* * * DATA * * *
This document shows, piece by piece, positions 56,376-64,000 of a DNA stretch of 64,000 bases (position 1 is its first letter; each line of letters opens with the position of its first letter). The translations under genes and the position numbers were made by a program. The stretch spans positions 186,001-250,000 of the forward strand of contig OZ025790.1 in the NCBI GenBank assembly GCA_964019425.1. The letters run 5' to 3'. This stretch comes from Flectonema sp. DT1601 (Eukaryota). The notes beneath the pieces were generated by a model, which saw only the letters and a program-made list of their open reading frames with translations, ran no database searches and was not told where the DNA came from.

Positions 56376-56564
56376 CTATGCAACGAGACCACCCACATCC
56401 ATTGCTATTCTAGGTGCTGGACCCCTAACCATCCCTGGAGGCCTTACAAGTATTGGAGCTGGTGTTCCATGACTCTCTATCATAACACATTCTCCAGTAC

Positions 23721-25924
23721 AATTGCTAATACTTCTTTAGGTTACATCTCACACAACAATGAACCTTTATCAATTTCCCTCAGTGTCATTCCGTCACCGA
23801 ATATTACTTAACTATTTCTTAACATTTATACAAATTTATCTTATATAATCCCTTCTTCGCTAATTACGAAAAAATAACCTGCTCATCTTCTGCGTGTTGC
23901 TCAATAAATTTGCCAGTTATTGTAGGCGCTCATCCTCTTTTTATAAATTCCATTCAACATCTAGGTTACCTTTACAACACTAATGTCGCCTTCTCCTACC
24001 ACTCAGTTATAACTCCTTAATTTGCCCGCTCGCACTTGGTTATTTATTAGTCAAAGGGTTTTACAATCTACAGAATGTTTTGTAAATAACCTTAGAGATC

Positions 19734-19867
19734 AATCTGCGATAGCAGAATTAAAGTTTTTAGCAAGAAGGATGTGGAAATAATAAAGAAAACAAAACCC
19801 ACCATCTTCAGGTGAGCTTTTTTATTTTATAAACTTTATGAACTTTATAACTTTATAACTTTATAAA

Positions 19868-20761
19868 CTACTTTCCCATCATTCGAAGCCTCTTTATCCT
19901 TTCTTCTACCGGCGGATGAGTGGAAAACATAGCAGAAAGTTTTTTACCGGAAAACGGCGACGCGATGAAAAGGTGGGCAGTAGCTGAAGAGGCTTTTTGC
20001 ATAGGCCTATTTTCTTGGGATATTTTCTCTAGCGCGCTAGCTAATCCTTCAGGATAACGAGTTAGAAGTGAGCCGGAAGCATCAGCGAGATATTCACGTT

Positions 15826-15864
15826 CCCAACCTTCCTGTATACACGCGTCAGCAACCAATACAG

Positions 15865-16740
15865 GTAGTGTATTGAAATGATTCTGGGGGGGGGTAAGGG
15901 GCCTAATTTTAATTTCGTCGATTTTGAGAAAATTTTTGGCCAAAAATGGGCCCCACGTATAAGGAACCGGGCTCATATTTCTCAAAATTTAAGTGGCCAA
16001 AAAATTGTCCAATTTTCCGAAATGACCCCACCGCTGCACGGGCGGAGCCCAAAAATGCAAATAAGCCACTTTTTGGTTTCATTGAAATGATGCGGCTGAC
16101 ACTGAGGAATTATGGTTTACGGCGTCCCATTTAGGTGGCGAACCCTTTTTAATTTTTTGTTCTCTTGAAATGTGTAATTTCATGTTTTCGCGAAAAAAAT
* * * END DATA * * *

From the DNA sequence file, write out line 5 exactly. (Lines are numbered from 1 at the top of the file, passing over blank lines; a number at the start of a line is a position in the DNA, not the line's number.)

Positions 23721-25924